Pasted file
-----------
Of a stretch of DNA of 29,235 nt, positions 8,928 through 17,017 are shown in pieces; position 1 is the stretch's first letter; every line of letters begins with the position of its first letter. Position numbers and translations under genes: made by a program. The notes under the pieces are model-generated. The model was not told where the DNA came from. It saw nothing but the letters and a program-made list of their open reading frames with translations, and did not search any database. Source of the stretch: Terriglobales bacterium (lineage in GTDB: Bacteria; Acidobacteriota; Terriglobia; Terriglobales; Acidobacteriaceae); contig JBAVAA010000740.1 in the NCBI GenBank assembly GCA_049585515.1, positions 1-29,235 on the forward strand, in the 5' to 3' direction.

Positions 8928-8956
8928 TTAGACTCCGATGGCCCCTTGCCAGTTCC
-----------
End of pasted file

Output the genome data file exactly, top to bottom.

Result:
Of a stretch of DNA of 29,235 nt, positions 8,928 through 17,017 are shown in pieces; position 1 is the stretch's first letter; every line of letters begins with the position of its first letter. Position numbers and translations under genes: made by a program. The notes under the pieces are model-generated. The model was not told where the DNA came from. It saw nothing but the letters and a program-made list of their open reading frames with translations, and did not search any database. Source of the stretch: Terriglobales bacterium (lineage in GTDB: Bacteria; Acidobacteriota; Terriglobia; Terriglobales; Acidobacteriaceae); contig JBAVAA010000740.1 in the NCBI GenBank assembly GCA_049585515.1, positions 1-29,235 on the forward strand, in the 5' to 3' direction.

Positions 8928-8956
8928 TTAGACTCCGATGGCCCCTTGCCAGTTCC